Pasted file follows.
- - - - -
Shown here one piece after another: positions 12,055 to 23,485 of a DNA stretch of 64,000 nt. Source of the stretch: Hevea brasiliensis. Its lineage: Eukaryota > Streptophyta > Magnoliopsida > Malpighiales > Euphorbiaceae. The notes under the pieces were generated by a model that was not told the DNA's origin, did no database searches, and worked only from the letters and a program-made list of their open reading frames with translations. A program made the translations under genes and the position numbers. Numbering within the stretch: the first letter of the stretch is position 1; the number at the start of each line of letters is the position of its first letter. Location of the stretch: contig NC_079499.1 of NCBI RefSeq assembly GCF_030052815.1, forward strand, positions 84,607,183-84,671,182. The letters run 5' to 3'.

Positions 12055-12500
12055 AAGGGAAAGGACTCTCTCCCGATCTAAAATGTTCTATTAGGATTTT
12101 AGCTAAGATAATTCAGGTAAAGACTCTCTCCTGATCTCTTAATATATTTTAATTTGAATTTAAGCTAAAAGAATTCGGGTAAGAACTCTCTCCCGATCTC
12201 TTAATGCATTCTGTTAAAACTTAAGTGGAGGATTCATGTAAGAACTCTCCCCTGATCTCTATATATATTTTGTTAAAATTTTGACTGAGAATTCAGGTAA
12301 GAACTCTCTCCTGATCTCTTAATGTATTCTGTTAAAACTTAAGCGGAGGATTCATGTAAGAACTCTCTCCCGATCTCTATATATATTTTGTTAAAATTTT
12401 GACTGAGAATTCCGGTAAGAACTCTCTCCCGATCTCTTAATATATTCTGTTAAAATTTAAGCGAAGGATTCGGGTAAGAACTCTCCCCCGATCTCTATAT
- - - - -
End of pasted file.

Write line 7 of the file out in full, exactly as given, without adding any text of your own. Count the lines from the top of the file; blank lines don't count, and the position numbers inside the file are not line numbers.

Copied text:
12401 GACTGAGAATTCCGGTAAGAACTCTCTCCCGATCTCTTAATATATTCTGTTAAAATTTAAGCGAAGGATTCGGGTAAGAACTCTCCCCCGATCTCTATAT